Generalists build their problem-solving super power by always being ready to learn new things.
by Dave on Nov. 2, 2021, 1:32 a.m.
Driving around recently my thoughts went again to how I got here as a creative problem-solver. I was thinking back and realized I have been training all my life for problem solving. This starts by being around family that was always fixing things with whatever was at hand, with whatever materials were the most affordable to make things work. Along the way this leads to basic understanding of how things fit together, through taking them apart and putting them back together, sometimes making them work at least a little better.
My family definitely instilled curiosity into how things work when I was a kid, and I haven’t stopped doing that, whether it was to get the car running again, fixing the water pump, or doing home repairs that was last half-done by a previous owner or contractor. I love figuring things out and understanding how things work. I would read ahead at school to get past the basics and I’ve been known to go down research rabbit holes once in a while.
I have taken to researching the history of rural towns, to learn the history of that weird name, (the town of Horseheads New York is supposedly named after the literal horse heads left by the indigenous people to let the colonists know they were not welcome. I am not sure why the residents chose this particular piece of history to highlight.) or why anyone would build a town in the middle of the forest on the way between nowhere, and nowhere else, such as Potsdam, New York, apparently just a convenient spot to rest between two trading posts, or the giant factory in the middle of rural Tupper Lake in the middle of the Adirondacks that produced for a time, wooden disposable plates and cutlery, now destined to be a combination of affordable and luxury apartments.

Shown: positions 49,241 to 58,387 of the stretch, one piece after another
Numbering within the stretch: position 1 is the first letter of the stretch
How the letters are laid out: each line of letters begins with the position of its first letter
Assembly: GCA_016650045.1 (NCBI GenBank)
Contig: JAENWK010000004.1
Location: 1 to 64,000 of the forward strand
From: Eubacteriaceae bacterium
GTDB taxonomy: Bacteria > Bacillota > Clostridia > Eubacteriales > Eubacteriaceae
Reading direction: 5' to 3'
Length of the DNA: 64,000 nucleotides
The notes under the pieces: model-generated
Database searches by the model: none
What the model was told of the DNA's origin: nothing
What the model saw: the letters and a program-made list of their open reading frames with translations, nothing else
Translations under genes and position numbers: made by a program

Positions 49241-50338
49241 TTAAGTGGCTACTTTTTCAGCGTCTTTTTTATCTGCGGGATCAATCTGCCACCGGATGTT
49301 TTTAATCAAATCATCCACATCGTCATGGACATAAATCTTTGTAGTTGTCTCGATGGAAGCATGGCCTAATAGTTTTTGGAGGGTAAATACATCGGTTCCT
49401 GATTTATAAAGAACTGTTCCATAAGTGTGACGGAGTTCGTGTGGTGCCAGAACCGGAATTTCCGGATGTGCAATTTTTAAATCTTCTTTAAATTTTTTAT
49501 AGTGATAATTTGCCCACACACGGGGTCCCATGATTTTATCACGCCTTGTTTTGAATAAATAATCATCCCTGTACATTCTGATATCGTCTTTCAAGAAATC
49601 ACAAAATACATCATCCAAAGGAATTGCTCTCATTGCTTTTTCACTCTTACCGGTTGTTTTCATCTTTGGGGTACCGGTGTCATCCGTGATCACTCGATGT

I love figuring out the weird patterns and connections between things, whether I might find it useful or just interesting trivia to tell at a party. Sometimes it leads me to track down a obscure bug in some open source software, and a few of those and I invented a new 20 year career.
Whatever I do, I am always learning something new, and learning all these connections between random spots along the way in my life always leads to interesting solutions, or at least lead to understanding what questions need to be asked. Recently I heard Grant Alexander comment on the CLAMP(odcast) https://podcasts.apple.com/us/podcast/clamp/id1510651871 mention how he figures things out on the computer by pressing all the buttons until he finds the one that does the trick. I’ve been trying to tell people this is the secret for over 20 years.
Some people are button pressers and some folks maybe need to know which button to press before they try. Or another way that I thought about it, some people learn by collecting facts, and others learn by making connections. I am all about exploring connections, and the more I find, the more I am inspired to keep looking and learning.